Individualism in Nathaniel Hawthorne's The Scarlet Letter
Often in society people are criticized, punished and despised for their individual choices and flaws. In the novel, The Scarlet Letter, by Nathaniel Hawthorne, the author uses Hester Prynne to symbolize that those who challenge social conformities can benefit society as a whole. Though she has been banished for committing adultery, she sees that the community needs her. Through her generous accomplishments the community realizes she is a person who, regardless of her sin, can affect the community in a positive way.
The new Puritan society wanted to punish Hester Prynne horribly so that she would set an example of the consequences the others would receive if they committed a sin.. At first the Puritans took a delight in Hester Prynne's punishment, having thought they cleansed the town, and therefore only leaving a "pure" society. They forced Hester Prynne to stand in front of the town for hours as the crowd tried to break her down with criticism and shaming words. After her release, "the scene was not without a mixture of awe, such as much always invest the spectacle of guilt and shame of a fellow creature" (63)... They thought that if they treated her horribly then no one would ever even think of breaking the law again. Their fear of sin and wickedness drove them in their quest to do what they felt was right. The society had to protect itself from its own judgment. Their fault was that they only saw Hester for the crime she had committed but not as the woman she was. When the community banished Hester Prynne they succeeded in upholding their morality but lost an individual. The community is nothing more than a collection of individuals. Although they did not see this point then perhaps they would in time. Since everyone within the community was subject to scrutiny, when someone was caught being bad, everyone could be glad it was not he or she. This closed mindedness could only see hatred for Hester Prynne and the need to identify her with the letter "A". This way everyone would look at her rather than one another.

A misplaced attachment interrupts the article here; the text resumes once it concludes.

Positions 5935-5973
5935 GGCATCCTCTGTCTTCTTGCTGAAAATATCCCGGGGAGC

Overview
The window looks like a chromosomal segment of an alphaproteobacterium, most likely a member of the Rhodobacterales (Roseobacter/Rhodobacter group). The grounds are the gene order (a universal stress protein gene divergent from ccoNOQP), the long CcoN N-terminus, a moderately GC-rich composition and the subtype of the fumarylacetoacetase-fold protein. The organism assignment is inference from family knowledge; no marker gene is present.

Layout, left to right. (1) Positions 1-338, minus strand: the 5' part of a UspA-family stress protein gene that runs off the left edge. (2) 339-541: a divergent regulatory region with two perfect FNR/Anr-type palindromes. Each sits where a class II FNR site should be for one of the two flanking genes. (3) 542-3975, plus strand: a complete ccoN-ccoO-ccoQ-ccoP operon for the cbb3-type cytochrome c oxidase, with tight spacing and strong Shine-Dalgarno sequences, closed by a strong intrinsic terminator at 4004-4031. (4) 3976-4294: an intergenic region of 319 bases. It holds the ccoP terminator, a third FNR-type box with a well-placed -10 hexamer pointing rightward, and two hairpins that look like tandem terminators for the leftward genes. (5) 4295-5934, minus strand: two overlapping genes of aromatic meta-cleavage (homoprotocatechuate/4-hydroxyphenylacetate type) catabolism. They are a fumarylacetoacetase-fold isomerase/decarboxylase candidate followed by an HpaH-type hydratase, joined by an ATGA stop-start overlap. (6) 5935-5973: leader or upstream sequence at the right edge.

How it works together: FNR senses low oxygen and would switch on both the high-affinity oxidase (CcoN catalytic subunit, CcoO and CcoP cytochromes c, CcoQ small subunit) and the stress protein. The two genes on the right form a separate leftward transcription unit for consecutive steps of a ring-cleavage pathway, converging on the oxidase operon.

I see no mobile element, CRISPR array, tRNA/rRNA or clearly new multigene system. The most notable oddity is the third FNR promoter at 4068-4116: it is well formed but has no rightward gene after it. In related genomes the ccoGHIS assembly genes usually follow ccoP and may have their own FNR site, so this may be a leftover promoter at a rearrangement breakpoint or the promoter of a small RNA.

The society was still not satisfied with this punishment and chose to pass their negativity on to their offspring. "Thus the young and pure would be taught to look at her, with the scarlet letter flaming on her breast as the figure, the body, the reality of sin" (83). The mothers of the children in the community would point her out and tell their children not to be like her. They would use her as an example of the consequences of being an individual and going against society's rules. "Children too young to comprehend wherefore this women so be shut out from the sphere of human charities coming forth along the pathway that lead town ward; and, discerning the scarlet letter on her breast, would scamper off with a strange, contagious fear" (85). The fact that the community went to so much trouble to never let her forget what she had done, and the fact that she accepts...